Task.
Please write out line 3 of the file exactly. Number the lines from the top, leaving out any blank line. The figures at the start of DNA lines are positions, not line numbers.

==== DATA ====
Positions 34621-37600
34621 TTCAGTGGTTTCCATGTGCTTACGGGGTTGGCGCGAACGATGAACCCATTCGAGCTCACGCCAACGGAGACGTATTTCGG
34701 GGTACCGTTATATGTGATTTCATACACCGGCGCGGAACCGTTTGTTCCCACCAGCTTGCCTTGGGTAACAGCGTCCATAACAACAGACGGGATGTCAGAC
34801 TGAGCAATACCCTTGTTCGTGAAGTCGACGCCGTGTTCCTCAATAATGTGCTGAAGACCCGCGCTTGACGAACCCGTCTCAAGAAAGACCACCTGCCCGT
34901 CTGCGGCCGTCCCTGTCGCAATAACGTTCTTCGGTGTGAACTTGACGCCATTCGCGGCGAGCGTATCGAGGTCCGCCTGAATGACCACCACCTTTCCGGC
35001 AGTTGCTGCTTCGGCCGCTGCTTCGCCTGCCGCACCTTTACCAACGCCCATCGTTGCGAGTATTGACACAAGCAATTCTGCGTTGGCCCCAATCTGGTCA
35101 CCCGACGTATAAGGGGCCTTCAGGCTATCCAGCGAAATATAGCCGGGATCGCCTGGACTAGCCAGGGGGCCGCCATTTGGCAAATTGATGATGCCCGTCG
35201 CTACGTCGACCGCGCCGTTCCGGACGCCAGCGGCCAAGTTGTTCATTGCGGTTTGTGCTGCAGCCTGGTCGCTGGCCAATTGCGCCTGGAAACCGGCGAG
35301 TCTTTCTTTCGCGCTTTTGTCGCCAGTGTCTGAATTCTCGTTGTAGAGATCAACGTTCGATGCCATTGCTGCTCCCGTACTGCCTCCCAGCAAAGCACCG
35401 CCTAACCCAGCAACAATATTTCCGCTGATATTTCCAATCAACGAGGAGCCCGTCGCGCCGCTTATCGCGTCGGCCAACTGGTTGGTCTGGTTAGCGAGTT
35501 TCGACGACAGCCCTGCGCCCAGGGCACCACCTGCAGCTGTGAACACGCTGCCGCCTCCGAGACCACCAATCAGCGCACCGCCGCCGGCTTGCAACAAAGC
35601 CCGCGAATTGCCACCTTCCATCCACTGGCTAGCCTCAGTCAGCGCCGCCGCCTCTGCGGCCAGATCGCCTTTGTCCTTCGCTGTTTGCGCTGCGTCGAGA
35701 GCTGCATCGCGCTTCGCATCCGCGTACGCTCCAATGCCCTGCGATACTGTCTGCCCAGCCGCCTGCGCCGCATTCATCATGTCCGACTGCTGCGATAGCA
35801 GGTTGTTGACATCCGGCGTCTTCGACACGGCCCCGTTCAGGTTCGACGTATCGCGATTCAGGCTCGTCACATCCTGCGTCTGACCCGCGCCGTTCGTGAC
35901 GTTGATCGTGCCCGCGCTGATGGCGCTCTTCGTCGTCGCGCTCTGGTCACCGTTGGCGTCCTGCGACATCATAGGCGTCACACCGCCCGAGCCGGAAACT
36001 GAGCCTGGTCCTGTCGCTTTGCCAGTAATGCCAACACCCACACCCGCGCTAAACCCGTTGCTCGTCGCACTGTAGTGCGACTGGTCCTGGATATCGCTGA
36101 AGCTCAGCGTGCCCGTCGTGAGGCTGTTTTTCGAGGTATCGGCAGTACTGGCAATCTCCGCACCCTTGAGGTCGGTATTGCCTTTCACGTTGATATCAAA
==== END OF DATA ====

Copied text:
34701 GGTACCGTTATATGTGATTTCATACACCGGCGCGGAACCGTTTGTTCCCACCAGCTTGCCTTGGGTAACAGCGTCCATAACAACAGACGGGATGTCAGAC